The FCA has taken a further step towards DC cost disclosure but, as Jonathan Stapleton says, such transparency will have its own hidden costs.
In the latest step towards cost transparency, The Financial Conduct Authority has moved to require the regulated firms looking after defined contribution (DC) scheme assets to supply information about both transaction and administration charges when requested to by DC governing bodies.
Such transparency will not be easy to achieve.
This week, B&CE published a full breakdown of transaction costs for The People's Pension (TPP) - revealing both the explicit and implicit costs for its default fund.
The provider said moving beyond the basic level of transaction costs had taken "considerable effort and time", not least because asset managers' systems are not yet geared up for such a complete level of disclosure.
And TPP is a more straightforward example - having just one main asset manager (State Street Global Advisors) and a default that invests in passive funds.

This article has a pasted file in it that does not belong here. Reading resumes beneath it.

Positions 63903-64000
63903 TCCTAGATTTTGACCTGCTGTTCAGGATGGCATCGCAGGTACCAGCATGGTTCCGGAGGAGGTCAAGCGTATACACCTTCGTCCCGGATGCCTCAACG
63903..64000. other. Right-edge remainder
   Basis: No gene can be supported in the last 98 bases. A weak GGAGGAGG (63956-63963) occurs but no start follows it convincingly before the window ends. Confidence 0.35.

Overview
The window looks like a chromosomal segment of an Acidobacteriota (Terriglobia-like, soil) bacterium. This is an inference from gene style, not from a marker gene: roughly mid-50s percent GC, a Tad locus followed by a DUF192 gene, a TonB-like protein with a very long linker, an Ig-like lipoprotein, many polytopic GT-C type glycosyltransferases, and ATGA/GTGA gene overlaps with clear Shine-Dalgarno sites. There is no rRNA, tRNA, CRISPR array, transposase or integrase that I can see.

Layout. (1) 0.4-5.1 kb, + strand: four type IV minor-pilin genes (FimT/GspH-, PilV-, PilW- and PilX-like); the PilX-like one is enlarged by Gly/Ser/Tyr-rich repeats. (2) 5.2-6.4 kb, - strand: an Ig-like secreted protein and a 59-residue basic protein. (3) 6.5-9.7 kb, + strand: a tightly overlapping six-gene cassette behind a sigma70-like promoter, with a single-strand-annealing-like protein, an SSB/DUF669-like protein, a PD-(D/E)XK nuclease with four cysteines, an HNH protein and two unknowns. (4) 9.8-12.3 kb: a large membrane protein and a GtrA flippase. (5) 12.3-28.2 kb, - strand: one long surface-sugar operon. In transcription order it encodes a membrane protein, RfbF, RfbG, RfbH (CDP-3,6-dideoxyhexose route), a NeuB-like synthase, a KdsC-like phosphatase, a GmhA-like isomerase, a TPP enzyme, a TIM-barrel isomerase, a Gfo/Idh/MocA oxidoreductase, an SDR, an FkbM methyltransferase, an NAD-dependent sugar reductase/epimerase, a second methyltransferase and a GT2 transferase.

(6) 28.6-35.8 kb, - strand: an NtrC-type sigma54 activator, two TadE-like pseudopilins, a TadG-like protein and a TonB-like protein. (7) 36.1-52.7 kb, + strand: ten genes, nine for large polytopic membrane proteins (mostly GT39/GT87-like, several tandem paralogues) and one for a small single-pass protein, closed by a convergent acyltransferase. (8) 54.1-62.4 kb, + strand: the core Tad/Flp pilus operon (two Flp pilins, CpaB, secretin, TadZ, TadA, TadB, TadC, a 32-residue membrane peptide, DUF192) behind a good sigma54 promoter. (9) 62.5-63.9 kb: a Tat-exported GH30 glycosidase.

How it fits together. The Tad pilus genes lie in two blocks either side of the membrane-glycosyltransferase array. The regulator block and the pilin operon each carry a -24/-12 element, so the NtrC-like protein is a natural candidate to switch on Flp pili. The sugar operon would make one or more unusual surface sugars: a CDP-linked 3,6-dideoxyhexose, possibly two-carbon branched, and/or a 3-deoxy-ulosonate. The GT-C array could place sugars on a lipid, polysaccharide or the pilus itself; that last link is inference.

Imagine how complicated (and costly) such disclosure will be for active, multi-asset and ethical funds - or, indeed, those defaults that blend together more than one fund.
There will be other costs involved in such transparency - with some being more subtle than others.
Take total transaction costs as an example. B&CE said TPP's total transaction costs were 0.04% - broken down into 0.01% of explicit costs such as brokerage fees, stamp duty and custodian fees, and 0.03% of implicit costs, the difference between the mid-market price and the actual price of share purchases.
These costs are very low - given the passive nature of TPP's default.
But, how much higher will these be for those DC schemes with active, ethical or more complicated defaults?
Such transparency will reignite the debate over cost versus value.
The risk is that those running such schemes will run shy of such numbers, preferring instead to choose less expensive passive defaults - shifting away further from more expensive active schemes, which could well offer better value for members.
Cost transparency is a good thing for both trustees and scheme members. But, have no doubt, it will come at a price - hidden costs we will all have to pay.
Jonathan Stapleton is editor of Professional Pensions
Email him at: [email protected]
Follow Jonathan on Twitter at: https://twitter.com/jonstapleton
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